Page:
In order to simulate them, the researchers collected different types of data: satellite images from before and after the volcanic eruption, images obtained using lidar technology, drone images, and eyewitness reports about damage to windows and the size of the eruptions, among others.
What caused tsunamis?
From their model, Burkes and his team deduced that five volcanic eruptions in Tonga caused tsunamis in January 2022. The last three were the most powerful, at 0.5, 4 and 15 megatons. However, the study authors also acknowledge that the final shock is not reflected in the available seismic data. A plausible explanation, however, is that the volcanic plume that went up collapsed and developed the corresponding strength.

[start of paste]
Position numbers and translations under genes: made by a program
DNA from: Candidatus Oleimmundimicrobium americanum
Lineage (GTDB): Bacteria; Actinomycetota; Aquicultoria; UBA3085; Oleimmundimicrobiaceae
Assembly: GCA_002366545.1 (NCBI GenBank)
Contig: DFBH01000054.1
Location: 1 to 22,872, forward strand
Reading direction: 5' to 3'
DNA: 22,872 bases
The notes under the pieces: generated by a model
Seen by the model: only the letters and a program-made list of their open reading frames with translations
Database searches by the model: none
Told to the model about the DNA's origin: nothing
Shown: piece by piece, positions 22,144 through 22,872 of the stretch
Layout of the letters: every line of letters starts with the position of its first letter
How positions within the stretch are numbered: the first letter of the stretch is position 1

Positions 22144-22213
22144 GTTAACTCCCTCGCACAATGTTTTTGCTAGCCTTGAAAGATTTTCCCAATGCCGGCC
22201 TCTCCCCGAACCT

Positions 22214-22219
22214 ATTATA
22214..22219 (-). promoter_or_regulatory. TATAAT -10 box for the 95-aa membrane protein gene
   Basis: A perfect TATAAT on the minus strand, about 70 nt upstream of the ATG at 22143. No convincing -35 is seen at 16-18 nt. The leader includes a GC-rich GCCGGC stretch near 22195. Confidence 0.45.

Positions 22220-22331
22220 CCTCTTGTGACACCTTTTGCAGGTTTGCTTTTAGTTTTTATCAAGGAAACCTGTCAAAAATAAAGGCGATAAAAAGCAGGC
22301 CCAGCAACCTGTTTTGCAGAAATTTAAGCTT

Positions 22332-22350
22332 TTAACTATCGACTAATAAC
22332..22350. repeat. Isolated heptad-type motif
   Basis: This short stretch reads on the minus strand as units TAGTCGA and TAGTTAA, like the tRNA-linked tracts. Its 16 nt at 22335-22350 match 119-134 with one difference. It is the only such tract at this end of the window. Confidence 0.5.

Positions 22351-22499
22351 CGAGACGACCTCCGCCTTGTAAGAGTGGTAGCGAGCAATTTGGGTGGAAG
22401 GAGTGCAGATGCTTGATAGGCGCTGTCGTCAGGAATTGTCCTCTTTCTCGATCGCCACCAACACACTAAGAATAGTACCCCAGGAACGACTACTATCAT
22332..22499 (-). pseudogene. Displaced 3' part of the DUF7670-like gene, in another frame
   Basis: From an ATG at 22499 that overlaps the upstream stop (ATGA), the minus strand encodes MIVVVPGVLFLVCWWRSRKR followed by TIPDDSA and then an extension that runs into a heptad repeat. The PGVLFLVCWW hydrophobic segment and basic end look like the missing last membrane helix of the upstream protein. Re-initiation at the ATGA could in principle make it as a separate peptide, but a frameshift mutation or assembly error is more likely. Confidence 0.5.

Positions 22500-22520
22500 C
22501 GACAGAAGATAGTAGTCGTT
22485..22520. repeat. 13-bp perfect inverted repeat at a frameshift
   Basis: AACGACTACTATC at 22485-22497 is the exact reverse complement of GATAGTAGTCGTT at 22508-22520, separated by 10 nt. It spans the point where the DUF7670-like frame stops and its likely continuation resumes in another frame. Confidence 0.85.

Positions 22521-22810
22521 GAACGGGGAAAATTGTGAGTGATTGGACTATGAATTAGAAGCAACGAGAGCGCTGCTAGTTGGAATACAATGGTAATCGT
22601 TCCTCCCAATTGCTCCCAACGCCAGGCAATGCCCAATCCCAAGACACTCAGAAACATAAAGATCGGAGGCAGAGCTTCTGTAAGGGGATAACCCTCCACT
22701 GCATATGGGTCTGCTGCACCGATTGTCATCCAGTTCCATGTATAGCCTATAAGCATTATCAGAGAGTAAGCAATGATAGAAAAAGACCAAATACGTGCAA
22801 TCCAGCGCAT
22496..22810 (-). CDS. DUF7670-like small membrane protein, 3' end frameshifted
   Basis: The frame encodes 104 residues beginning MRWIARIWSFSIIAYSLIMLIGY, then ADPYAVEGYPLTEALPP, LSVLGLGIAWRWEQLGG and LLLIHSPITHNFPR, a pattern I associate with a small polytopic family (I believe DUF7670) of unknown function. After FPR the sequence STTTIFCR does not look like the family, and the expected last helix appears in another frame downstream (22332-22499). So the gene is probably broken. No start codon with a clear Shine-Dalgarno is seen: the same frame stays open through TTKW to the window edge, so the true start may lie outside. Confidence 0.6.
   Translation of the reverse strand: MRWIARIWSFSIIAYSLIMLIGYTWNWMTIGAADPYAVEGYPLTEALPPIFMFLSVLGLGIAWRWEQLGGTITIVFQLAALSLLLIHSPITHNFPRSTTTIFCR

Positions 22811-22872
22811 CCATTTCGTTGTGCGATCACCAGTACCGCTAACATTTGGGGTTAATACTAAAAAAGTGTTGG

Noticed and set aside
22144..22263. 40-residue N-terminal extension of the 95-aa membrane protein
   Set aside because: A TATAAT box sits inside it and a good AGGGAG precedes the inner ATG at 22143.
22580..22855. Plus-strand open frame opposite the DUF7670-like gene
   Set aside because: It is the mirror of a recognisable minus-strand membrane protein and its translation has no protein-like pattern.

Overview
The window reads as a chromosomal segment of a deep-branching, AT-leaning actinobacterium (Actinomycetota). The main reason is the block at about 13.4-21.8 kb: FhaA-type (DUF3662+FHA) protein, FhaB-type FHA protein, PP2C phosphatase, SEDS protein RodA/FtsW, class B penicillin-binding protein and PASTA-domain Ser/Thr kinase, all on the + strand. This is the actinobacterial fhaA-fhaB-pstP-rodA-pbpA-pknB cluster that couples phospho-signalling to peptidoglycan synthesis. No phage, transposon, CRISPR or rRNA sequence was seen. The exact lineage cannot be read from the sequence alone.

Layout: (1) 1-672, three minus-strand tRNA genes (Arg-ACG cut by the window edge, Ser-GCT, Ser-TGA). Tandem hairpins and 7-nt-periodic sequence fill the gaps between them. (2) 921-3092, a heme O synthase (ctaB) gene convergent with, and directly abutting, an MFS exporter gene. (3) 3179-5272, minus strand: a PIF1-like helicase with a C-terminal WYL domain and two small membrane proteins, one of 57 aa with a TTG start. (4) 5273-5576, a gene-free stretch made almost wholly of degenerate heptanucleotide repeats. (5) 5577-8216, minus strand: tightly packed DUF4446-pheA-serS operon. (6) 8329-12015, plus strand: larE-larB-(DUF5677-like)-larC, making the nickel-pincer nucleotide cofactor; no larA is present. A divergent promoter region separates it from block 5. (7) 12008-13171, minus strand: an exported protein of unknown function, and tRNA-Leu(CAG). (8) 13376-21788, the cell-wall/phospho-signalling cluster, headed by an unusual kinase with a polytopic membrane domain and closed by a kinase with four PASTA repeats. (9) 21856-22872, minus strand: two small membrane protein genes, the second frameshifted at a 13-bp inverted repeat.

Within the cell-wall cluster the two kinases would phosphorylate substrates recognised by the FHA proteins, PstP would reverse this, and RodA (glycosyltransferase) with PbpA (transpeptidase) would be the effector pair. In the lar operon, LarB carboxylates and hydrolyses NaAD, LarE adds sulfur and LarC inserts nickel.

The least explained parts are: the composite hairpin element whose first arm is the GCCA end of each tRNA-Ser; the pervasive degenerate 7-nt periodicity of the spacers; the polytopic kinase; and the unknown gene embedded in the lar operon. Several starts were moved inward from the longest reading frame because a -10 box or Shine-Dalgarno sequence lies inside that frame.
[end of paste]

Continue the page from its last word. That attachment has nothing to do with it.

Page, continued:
Expert Cyprien Bosserelle of the National Institute of Water and Atmospheric Research in New Zealand also thinks there is a greater need for interpretation here. However, future work could reveal other clues, he told Australia’s Science Media Centre. “The evidence that the largest tsunami actually came from a volcanic eruption is still very weak, but it is the best explanation so far.”
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